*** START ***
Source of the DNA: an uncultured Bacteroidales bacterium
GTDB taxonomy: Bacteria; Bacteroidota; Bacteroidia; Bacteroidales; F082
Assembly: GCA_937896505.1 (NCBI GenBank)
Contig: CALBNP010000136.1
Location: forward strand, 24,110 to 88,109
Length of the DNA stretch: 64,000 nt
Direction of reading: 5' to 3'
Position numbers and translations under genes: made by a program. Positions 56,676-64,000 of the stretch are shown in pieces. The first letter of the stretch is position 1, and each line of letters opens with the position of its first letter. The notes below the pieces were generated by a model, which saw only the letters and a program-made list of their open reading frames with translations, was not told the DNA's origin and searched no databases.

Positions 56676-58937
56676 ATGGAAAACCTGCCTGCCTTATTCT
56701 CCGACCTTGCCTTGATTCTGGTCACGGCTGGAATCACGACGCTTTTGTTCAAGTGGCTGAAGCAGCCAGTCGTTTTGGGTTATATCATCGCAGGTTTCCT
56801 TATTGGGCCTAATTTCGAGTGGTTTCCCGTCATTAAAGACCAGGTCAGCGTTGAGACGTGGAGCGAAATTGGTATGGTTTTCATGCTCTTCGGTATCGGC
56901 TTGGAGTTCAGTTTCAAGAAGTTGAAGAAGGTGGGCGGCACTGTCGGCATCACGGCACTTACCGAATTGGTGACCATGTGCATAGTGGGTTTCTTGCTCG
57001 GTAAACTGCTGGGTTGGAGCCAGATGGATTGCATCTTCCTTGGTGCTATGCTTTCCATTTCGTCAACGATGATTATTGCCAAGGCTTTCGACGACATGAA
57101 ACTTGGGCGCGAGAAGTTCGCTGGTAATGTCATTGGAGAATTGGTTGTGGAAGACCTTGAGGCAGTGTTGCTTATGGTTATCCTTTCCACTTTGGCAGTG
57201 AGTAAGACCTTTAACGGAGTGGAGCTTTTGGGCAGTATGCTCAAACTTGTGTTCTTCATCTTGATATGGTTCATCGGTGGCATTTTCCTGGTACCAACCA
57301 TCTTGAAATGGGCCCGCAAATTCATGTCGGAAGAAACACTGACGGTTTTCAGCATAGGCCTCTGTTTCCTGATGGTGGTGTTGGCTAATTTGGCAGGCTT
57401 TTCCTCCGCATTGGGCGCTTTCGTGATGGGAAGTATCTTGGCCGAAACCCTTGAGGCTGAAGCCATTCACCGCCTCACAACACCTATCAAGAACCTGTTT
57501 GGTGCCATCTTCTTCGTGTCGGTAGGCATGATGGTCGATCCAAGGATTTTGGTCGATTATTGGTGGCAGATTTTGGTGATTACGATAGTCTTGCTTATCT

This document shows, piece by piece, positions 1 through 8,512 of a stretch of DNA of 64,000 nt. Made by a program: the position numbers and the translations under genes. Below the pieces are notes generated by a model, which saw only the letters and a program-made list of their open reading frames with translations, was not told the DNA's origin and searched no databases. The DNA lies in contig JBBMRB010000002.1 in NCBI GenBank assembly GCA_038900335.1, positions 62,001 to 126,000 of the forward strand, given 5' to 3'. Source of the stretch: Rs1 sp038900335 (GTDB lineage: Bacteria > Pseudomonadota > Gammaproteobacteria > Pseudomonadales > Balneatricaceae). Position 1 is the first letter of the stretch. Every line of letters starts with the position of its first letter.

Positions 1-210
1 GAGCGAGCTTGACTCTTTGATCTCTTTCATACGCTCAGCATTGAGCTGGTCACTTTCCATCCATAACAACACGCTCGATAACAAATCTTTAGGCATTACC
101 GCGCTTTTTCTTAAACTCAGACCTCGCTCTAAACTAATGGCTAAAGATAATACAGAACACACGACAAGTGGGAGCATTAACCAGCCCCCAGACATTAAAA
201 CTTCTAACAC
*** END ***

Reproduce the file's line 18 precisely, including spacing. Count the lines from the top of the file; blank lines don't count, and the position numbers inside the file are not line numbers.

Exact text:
57401 TTCCTCCGCATTGGGCGCTTTCGTGATGGGAAGTATCTTGGCCGAAACCCTTGAGGCTGAAGCCATTCACCGCCTCACAACACCTATCAAGAACCTGTTT